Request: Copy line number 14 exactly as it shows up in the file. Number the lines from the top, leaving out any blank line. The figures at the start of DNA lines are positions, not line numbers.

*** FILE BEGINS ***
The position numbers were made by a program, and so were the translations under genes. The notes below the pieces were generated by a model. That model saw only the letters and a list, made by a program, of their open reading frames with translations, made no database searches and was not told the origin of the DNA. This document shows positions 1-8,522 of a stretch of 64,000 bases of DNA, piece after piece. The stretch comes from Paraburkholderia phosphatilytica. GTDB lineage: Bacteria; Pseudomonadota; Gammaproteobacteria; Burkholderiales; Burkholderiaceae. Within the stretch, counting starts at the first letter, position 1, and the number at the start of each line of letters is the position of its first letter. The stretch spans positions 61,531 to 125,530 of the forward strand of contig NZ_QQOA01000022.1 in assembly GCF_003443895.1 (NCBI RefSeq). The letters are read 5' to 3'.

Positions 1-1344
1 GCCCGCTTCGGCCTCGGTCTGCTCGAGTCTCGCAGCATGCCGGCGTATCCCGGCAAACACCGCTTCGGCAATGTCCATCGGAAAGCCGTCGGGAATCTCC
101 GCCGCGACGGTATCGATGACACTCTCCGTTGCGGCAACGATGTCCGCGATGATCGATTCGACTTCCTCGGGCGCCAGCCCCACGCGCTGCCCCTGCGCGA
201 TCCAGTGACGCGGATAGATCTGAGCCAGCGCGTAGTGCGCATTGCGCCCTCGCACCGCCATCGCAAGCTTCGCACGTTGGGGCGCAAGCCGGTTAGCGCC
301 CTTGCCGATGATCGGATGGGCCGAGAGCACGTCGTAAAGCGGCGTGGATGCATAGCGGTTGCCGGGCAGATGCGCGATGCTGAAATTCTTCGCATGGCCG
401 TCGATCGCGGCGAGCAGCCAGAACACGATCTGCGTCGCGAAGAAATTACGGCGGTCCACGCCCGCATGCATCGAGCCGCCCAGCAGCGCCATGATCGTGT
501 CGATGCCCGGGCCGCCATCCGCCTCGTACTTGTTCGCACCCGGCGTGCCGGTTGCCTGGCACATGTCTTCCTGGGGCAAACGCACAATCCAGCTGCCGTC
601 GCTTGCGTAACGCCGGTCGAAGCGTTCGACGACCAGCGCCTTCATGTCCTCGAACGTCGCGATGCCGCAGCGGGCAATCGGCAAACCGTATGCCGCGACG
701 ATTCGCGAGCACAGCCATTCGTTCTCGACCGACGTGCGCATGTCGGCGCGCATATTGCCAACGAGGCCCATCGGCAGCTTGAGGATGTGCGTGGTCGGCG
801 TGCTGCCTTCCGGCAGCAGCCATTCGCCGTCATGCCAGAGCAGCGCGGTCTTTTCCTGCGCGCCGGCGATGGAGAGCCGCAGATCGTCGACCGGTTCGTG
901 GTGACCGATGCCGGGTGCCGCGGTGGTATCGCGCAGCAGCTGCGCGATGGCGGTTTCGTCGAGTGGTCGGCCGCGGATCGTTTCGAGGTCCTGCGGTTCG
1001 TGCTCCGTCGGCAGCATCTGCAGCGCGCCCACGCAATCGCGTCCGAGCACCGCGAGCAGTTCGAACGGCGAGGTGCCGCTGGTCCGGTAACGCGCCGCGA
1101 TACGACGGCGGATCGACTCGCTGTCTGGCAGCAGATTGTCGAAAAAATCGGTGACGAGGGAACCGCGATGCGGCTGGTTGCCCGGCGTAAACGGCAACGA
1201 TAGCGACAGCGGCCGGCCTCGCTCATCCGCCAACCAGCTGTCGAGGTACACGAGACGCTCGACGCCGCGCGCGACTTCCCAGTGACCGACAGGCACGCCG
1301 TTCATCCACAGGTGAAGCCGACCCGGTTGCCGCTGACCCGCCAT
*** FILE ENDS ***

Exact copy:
1101 TACGACGGCGGATCGACTCGCTGTCTGGCAGCAGATTGTCGAAAAAATCGGTGACGAGGGAACCGCGATGCGGCTGGTTGCCCGGCGTAAACGGCAACGA